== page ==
7 – Maybe they simply don’t want it? We should never jump to this conclusion quickly. Still, after patiently and passionately attempting all of the above, only to find that the fish just aren’t biting and your fellow anglers aren’t really into fishing with you… it may be time to change locations. Please, whatever you do, don’t stop fishing! Perhaps you may need to find another spot, fish a different way and/or go after a different kind of fish? You won’t know until you try. However, make sure you have “fished out” the hole you are in first and that the One who called you to be “fishers of men” is leading the way.

The most important message is the Gospel of Jesus Christ. More than “getting it,” people need to give up and be gotten by it, by Him. Above all, let’s make sure we live and lead this message as Christian leaders.


Lead like there is no “it.”

images-13“If I could just find it, that one thing that will turn this thing around!” We’ve all wished this, maybe even dropped everything and focused on finding “it” or “pulling it off” in hopes that “it” will be the thing that helps us break through and take things to the next level, never to return. Here’s a reality check for all of us, there is no “it.”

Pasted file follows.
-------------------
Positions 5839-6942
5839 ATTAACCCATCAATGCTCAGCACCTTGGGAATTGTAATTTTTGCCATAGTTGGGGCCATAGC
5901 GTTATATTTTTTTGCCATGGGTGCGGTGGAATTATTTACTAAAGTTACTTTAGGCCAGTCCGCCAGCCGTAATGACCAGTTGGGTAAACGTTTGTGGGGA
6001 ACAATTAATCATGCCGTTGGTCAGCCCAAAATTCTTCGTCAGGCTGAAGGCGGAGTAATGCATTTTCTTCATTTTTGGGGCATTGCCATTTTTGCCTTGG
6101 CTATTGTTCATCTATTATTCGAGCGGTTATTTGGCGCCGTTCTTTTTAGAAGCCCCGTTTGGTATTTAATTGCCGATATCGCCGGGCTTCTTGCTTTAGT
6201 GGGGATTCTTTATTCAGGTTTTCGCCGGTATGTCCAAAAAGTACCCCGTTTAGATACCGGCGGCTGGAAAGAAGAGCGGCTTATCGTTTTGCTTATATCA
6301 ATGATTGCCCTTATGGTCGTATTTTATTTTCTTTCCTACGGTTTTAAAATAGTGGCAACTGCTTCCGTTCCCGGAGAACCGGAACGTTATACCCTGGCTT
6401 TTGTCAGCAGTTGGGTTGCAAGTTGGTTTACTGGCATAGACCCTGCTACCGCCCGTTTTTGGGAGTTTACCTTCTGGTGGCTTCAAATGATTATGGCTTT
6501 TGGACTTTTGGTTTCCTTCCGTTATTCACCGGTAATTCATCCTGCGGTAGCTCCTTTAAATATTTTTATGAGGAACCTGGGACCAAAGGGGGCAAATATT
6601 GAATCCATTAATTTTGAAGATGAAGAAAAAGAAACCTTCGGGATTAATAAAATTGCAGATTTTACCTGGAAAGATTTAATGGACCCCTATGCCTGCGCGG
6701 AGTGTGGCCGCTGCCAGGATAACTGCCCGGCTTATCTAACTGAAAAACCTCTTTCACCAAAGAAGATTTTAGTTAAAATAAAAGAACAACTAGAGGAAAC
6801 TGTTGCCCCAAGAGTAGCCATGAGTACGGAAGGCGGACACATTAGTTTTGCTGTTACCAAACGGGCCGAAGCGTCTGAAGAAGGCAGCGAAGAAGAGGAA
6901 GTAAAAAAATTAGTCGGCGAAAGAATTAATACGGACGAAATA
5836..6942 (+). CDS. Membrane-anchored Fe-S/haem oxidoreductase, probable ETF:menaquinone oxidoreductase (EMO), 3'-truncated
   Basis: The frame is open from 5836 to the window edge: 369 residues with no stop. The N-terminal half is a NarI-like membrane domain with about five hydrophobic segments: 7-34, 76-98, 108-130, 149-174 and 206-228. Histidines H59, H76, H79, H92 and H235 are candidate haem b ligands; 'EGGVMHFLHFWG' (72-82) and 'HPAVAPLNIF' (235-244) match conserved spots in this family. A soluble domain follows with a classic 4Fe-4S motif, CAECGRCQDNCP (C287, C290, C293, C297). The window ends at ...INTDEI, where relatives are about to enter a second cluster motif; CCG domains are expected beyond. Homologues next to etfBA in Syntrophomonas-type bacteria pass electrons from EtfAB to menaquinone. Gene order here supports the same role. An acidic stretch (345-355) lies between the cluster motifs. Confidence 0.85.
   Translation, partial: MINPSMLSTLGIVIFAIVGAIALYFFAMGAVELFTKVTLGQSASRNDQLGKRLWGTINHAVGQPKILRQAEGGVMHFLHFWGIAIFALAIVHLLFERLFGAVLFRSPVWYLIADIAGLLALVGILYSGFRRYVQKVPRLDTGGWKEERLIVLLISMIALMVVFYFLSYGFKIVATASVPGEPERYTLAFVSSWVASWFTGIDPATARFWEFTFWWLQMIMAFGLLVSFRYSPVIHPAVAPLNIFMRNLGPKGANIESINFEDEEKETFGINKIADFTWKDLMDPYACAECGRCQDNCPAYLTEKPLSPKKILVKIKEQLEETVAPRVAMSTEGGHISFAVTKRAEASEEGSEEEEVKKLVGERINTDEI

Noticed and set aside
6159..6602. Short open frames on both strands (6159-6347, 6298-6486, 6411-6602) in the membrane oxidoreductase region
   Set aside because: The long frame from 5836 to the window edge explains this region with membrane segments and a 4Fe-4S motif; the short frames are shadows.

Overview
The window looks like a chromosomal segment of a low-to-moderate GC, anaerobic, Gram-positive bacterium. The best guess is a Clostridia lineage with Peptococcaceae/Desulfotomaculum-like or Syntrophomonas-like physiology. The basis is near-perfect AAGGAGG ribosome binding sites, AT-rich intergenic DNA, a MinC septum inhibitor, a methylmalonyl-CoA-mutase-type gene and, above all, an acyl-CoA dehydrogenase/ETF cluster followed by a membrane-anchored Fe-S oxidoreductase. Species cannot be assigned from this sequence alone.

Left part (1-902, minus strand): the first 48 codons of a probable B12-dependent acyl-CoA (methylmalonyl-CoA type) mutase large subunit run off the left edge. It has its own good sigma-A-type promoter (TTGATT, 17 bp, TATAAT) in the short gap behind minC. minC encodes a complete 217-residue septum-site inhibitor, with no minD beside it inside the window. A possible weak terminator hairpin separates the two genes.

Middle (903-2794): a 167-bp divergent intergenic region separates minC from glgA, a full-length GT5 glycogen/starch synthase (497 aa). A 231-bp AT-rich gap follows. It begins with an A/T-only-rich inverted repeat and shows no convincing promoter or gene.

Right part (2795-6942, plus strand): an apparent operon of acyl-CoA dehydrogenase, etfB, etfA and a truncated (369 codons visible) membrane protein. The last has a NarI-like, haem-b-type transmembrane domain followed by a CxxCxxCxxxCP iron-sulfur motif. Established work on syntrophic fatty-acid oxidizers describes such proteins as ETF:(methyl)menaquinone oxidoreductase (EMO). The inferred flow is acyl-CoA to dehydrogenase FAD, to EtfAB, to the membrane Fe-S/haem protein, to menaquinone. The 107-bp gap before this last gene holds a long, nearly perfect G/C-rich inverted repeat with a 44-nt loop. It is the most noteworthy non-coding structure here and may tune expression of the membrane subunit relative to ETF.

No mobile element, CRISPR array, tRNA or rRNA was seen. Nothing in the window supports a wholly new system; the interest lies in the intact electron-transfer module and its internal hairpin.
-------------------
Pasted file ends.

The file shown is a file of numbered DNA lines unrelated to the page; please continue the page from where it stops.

Here are 4 ways to Lead like there is no “it…”

1) Get “it” out of your own head. Life and leadership are a process. It is faith, hard work, risk, creativity, passion and perseverance… all wrapped up in the amazing grace of the Lord. Stop with the tunnel vision that has you hanging your hopes on any one thing to create success for you and your organization.

2) Stop saying “it.” Be careful over-promising and under-delivering when it comes to that “next big thing” you’ve got going. By all means, plan, pray and promote it with enthusiasm. However, be careful not to give the impression that any one event or initiative will make or break your vision. This is rarely the case.

3) Get passionate about it. Embrace the process with great excitement. Enjoy the journey and celebrate the little wins along the way with others. Talk about your ongoing goals, your mistakes and outright blunders, as well as areas you hope to grow in together over the next quarter or year.